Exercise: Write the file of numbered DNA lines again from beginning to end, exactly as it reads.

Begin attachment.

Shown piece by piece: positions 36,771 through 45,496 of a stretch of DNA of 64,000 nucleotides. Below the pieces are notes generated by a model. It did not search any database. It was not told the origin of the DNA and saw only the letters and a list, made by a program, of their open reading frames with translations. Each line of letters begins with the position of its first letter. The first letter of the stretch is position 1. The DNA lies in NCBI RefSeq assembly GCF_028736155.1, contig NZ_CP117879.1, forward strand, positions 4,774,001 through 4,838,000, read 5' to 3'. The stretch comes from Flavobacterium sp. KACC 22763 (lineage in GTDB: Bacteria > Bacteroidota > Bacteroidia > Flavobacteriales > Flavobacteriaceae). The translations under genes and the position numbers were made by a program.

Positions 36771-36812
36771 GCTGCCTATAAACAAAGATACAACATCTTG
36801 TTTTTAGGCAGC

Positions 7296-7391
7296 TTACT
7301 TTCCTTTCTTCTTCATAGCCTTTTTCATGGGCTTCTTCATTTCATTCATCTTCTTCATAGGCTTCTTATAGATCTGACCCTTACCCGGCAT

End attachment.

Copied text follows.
Shown piece by piece: positions 36,771 through 45,496 of a stretch of DNA of 64,000 nucleotides. Below the pieces are notes generated by a model. It did not search any database. It was not told the origin of the DNA and saw only the letters and a list, made by a program, of their open reading frames with translations. Each line of letters begins with the position of its first letter. The first letter of the stretch is position 1. The DNA lies in NCBI RefSeq assembly GCF_028736155.1, contig NZ_CP117879.1, forward strand, positions 4,774,001 through 4,838,000, read 5' to 3'. The stretch comes from Flavobacterium sp. KACC 22763 (lineage in GTDB: Bacteria > Bacteroidota > Bacteroidia > Flavobacteriales > Flavobacteriaceae). The translations under genes and the position numbers were made by a program.

Positions 36771-36812
36771 GCTGCCTATAAACAAAGATACAACATCTTG
36801 TTTTTAGGCAGC

Positions 7296-7391
7296 TTACT
7301 TTCCTTTCTTCTTCATAGCCTTTTTCATGGGCTTCTTCATTTCATTCATCTTCTTCATAGGCTTCTTATAGATCTGACCCTTACCCGGCAT